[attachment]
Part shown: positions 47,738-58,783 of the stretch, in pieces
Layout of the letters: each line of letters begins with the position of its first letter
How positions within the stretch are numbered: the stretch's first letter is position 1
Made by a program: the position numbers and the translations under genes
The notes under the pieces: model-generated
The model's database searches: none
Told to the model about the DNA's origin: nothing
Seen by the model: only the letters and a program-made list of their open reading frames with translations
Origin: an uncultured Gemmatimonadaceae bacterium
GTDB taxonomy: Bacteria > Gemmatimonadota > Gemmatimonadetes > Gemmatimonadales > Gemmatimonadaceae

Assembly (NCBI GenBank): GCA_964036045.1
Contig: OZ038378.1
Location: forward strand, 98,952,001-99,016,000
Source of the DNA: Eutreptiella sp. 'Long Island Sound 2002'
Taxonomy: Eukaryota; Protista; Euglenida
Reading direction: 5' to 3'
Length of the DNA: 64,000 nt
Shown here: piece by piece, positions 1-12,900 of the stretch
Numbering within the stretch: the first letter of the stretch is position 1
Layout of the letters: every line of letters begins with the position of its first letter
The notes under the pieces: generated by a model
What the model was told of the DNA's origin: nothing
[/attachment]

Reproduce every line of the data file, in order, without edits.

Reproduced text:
Part shown: positions 47,738-58,783 of the stretch, in pieces
Layout of the letters: each line of letters begins with the position of its first letter
How positions within the stretch are numbered: the stretch's first letter is position 1
Made by a program: the position numbers and the translations under genes
The notes under the pieces: model-generated
The model's database searches: none
Told to the model about the DNA's origin: nothing
Seen by the model: only the letters and a program-made list of their open reading frames with translations
Origin: an uncultured Gemmatimonadaceae bacterium
GTDB taxonomy: Bacteria > Gemmatimonadota > Gemmatimonadetes > Gemmatimonadales > Gemmatimonadaceae

Assembly (NCBI GenBank): GCA_964036045.1
Contig: OZ038378.1
Location: forward strand, 98,952,001-99,016,000
Source of the DNA: Eutreptiella sp. 'Long Island Sound 2002'
Taxonomy: Eukaryota; Protista; Euglenida
Reading direction: 5' to 3'
Length of the DNA: 64,000 nt
Shown here: piece by piece, positions 1-12,900 of the stretch
Numbering within the stretch: the first letter of the stretch is position 1
Layout of the letters: every line of letters begins with the position of its first letter
The notes under the pieces: generated by a model
What the model was told of the DNA's origin: nothing